Places Discussed

(Critical Guide to Settings and Places in Literature)


*Chicago. Gritty midwestern city in which the Canadian-born Saul Bellow grew up. Chicago figures prominently in his writings; indeed, Bellow’s great strength is his portrayal of the density and fabric of modern urban life in America. The city is associated with the Jewish American social and cultural experience to which Bellow is drawn. Such major urban centers as Chicago, with its grinding poverty, street crime, youth gangs, and widespread racism—all the ills of modern society—are also focal points of cultural and intellectual life and thus are treated somewhat ambivalently in Bellow’s fiction.

American intellectuals come to love and despise the modern urban civilization upon which their existences are ultimately based. Cities are places to which intellectuals are invariably drawn but from which they must also inevitably escape. Ever since the rise of modern urban centers, there has been a labeling of cities as sources of social alienation in which people no longer know their neighbors, a contrast to the idealized romantic notion of rural communities.

Chicago is, in part, representative of the domain of actuality or “real life” in the modern world with which the vain and emotionally confused professor of literature, Moses E. Herzog, is continually confronted and with which he must come to terms. As an intellectual and idealist who has written on the social and political aspects of European Romanticism, he prefers to view what is often a rather harsh and brutal reality in terms of abstracted notions and philosophical ideas. In the cities he meets the urban people—like the crude and mocking lawyer Sandor Himmelstein or the pompous professor Valentine Gersbach, the supposed friend who steals away Herzog’s wife, Madeleine Pontritter—who take it upon themselves to be his “teachers” and to introduce him to a nihilistic vision of reality that he instinctively abhors.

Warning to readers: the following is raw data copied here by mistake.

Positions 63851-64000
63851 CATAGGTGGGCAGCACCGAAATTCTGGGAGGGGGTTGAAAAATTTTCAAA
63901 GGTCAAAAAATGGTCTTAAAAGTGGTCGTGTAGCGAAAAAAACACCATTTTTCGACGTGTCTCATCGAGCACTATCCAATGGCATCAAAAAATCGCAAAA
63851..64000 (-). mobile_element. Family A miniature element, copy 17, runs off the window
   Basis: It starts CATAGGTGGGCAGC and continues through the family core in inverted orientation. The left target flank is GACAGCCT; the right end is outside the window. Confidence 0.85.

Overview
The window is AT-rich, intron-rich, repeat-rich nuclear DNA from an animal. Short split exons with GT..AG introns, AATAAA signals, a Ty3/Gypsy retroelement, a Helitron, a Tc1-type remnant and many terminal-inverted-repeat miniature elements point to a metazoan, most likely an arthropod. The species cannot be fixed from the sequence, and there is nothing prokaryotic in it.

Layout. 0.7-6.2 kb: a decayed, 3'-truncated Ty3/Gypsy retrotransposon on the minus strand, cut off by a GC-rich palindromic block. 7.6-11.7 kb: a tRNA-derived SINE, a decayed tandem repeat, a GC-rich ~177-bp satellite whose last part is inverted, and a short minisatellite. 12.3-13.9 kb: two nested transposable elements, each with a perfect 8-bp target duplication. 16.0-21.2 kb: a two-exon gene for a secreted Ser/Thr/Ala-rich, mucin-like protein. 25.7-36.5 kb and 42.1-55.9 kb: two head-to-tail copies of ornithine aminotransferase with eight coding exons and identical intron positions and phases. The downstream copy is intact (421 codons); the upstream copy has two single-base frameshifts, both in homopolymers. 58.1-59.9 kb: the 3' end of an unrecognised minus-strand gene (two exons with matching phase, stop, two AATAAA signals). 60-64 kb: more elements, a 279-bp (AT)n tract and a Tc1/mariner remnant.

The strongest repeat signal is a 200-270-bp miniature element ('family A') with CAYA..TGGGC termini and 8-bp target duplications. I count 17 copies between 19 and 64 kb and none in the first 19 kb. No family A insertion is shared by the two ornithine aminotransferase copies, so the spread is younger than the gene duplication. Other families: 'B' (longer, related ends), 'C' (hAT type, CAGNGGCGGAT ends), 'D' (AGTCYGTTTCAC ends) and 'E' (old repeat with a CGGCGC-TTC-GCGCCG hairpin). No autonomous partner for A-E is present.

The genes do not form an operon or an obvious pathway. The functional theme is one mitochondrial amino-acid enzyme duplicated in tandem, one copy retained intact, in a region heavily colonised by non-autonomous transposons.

Herzog’s reaction to this spiritual malaise and philosophical nihilism, especially the loss of humanistic moral values in favor of mute and indifferent facts, is an expression of Bellow’s own response to the alienation of human beings and the negativity of the...

(The entire section is 901 words.)